My friends at Uber ATG always had great things to say about her, so I’m excited she’s going out on her own. It’s also a natural result of Uber’s sale of ATG to Aurora, which is a minority investor in Waabi.
Waabi is launching with an $83.5 million funding round. For context, that’s more money than Voyage raised in total, across four years and deployment with real passengers (and safety operators). Waabi should be able to do a lot with $83.5 million dollars, presumably all the more so in Toronto, a lower cost region than Silicon Valley. According to TechCrunch, Waabi already employs 40 people.
Waabi seems likely to pursue a machine-learning first approach to autonomous vehicle development, based both on Urtasun’s statements and her academic background. Even the name, “Waabi”, hints at the goal.
Waabi means “she has vision” in Ojibwe and “simple” in Japanese.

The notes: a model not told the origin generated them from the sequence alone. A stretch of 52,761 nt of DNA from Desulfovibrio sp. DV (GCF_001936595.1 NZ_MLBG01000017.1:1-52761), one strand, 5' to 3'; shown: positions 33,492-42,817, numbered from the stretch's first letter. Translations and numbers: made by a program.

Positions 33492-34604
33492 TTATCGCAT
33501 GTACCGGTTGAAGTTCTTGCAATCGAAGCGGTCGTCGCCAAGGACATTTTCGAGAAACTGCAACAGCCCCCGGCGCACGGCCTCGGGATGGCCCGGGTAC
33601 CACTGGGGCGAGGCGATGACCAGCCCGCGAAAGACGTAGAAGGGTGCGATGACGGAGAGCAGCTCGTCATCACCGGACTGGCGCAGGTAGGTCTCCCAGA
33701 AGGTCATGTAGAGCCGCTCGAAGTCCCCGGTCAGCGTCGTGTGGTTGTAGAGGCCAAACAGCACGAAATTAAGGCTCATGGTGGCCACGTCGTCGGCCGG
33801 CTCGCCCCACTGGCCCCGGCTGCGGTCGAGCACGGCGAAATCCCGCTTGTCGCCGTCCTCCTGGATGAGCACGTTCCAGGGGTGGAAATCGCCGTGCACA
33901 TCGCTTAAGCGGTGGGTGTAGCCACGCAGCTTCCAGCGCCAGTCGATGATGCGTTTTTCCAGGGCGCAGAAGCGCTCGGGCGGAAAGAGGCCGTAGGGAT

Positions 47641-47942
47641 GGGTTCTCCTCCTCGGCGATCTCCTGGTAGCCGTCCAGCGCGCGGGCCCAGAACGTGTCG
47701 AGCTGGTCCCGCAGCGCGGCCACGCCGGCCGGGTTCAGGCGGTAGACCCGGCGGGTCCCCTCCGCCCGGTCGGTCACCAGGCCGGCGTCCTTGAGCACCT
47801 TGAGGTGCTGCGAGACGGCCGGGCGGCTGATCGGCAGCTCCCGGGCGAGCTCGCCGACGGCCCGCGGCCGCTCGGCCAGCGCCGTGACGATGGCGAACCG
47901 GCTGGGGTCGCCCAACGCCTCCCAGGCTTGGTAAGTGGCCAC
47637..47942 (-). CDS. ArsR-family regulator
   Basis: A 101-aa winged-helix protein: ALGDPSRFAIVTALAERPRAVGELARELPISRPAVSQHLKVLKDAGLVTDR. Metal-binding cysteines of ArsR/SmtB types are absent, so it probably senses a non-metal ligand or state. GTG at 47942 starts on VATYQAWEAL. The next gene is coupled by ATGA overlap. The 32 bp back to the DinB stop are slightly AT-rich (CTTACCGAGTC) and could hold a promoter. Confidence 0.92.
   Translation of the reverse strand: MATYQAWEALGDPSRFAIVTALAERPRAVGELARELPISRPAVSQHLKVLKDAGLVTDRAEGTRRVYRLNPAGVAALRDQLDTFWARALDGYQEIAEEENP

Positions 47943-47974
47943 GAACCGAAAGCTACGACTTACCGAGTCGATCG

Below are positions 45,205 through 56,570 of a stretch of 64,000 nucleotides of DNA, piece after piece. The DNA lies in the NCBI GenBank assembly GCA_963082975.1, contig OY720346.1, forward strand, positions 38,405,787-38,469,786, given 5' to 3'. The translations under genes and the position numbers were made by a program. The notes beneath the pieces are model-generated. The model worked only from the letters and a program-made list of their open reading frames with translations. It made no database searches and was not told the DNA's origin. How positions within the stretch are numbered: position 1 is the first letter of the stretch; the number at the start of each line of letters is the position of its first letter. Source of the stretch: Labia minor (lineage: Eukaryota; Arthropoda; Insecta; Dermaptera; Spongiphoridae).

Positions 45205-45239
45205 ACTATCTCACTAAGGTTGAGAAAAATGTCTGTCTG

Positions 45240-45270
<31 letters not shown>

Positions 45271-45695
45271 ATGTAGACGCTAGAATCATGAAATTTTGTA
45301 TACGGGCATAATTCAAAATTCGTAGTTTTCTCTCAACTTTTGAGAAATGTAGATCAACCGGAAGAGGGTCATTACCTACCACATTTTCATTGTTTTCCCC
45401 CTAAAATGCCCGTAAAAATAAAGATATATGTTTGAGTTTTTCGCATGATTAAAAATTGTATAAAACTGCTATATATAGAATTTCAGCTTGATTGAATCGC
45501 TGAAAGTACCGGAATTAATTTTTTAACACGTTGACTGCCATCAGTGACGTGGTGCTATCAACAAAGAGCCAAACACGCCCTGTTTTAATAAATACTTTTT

Kirsten Korosec, TechCrunch
Ohnsman reports in Forbes that Waabi plans to focus “heavily on cutting-edge AI tools and less of what Urtasun calls a traditional ‘robotics’ mindset.” Urtasun is a deep learning expert, so I would expect to see a deep-learning-first approach at Waabi, or maybe even a deep-learning-only approach.
“You end up with an approach that requires much less to actually develop. It’s much less capital-intensive and doesn’t require this driving and driving and driving on the road. You get much more automated, fast-paced solutions, and with the ability to come up with much more complex systems.”
Raquel Urtasun in Forbes.com
That focus is reminiscent of Drive.ai, which applied a similar ML-first philosophy to self-driving cars, and also had an academic foundation. Drive.ai eventually ran out of funds and was acquihired by Apple.
Deep learning continues to advance, however, and with Urtasun at the helm, a deep-learning-first approach to self-driving may finally be poised to succeed.
“Cruise is the first entrant into the CPUC’s Driverless Pilot program, in which passengers can ride in a test vehicle that operates without a driver in the vehicle.”
California Public Utilities Commission
CPUC regulates taxis and other transportation carriers in the state. As always, Kirsten Korosec at TechCrunchnicely summarizes the news.